Edited by Patrizio Bianchi and Sandrine Labory
Chapter 4: Industrial Policy in Developing Countries: What Can We Learn from East Asia?
Sanjaya Lall 1 Introduction There is growing concern with industrial competitiveness in all economies.1 The intense pressures created by rapid and inexorable technical change, falling transport and communication costs (‘shrinking economic distance’), widespread liberalization and the spread of global production networks (with large shifts in the location of production: see Dicken, 1999) are posing diﬃcult challenges everywhere. While it is the advanced industrial countries that are the most active in mounting competitiveness strategies, the real concern – and the intensity of the underlying threat – is greatest in the developing world. Many poor countries, particularly the least developed ones, are failing to compete internationally and, as a result, are suﬀering low or negative growth rates of manufacturing as they liberalize (Lall, 2001; UNIDO, 2002). However, this is not universal. Some developing countries are succeeding, often quite dramatically: it is therefore not the case that globalization, technical change and liberalization per se are harmful. The issue is how countries cope with these forces. The fault, if that is the right term, lies more in the countries than in the external environment, but the external environment also exerts immense pressures that constrain the ability of countries to become more competitive. This is the topic of this chapter. What determines whether and how countries become internationally competitive? The view that dominates mainstream policy thinking is that they become competitive by resorting to free markets. The best strategy for developing countries is to remove government interventions in markets, provide a stable macroeconomic setting and...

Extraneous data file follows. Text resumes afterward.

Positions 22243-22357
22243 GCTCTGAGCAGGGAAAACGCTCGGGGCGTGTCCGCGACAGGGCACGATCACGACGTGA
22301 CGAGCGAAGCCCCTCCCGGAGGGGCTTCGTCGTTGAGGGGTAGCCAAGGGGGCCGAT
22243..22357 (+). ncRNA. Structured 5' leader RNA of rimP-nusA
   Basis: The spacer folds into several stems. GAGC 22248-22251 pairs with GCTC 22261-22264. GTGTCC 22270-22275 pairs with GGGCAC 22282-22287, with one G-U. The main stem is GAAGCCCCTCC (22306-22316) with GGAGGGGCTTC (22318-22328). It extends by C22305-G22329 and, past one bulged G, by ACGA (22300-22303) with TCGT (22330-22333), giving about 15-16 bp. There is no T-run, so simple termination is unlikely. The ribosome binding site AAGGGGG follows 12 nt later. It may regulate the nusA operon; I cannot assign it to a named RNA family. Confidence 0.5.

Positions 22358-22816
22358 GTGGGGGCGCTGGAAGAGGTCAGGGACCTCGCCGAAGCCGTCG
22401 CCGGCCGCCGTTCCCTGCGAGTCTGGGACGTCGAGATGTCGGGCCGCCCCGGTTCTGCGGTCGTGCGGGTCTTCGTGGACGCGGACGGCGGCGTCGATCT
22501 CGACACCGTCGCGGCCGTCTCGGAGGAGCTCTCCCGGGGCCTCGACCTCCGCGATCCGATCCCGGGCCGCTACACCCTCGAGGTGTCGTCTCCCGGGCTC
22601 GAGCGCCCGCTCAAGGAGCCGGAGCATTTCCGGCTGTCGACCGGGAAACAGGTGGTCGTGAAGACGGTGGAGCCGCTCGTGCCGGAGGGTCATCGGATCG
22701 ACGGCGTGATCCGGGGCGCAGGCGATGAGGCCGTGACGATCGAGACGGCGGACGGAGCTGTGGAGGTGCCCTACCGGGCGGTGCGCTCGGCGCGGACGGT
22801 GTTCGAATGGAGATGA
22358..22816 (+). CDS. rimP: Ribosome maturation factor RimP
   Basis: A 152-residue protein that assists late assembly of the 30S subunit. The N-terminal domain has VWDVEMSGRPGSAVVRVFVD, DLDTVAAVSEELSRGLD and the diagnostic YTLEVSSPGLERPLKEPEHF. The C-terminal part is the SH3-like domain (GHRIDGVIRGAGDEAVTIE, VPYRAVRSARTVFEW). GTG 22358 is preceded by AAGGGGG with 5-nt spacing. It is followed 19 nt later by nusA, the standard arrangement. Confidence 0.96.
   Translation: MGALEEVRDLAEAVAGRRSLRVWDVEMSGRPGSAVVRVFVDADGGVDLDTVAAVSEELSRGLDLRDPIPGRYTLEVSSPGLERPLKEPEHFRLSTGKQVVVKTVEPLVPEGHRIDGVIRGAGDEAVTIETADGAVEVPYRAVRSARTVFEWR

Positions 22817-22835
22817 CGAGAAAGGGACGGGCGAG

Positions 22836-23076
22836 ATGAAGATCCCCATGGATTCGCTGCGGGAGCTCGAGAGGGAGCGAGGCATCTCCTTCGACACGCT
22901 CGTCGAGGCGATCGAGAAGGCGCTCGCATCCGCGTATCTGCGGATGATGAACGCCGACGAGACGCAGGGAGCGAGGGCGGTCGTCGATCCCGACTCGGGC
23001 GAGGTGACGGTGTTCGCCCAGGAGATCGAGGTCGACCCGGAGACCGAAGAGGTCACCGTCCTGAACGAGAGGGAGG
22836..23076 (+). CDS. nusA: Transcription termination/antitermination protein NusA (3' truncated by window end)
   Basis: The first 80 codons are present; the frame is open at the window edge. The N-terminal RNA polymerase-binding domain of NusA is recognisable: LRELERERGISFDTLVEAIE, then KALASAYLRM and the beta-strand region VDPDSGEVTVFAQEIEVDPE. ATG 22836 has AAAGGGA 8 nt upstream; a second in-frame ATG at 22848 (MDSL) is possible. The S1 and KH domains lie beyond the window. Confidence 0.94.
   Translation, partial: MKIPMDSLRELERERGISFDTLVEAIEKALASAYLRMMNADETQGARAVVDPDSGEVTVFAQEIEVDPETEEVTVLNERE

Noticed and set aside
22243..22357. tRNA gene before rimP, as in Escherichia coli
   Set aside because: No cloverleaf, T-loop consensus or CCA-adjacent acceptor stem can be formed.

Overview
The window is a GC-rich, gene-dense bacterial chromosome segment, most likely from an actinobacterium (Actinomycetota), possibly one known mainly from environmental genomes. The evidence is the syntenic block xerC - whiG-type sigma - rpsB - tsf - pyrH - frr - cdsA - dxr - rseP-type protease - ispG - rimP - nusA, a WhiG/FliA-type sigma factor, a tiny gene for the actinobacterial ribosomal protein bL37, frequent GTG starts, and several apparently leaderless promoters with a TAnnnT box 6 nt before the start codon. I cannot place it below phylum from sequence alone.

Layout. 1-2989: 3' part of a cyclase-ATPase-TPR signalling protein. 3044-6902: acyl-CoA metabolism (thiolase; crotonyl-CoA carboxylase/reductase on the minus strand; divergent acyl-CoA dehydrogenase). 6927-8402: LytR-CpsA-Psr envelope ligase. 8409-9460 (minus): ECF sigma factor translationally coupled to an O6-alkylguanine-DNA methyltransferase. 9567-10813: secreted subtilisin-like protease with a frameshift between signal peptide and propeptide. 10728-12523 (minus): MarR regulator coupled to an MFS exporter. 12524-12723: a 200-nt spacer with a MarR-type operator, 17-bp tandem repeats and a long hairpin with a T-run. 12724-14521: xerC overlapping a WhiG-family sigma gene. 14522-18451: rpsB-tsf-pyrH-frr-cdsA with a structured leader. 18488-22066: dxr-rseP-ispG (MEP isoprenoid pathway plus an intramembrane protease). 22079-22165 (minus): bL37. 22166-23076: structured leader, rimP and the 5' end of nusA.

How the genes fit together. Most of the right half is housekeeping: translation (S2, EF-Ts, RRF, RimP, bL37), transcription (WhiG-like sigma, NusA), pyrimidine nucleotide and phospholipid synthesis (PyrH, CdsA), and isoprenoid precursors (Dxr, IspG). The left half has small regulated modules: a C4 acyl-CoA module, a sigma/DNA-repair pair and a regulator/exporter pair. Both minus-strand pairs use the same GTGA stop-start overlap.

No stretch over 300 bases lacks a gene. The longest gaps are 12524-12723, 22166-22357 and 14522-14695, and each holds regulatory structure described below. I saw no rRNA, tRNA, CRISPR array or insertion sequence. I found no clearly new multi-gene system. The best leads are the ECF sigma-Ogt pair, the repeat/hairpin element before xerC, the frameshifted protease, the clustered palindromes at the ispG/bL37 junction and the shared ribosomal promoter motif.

You are not authenticated to view the full text of this chapter or article.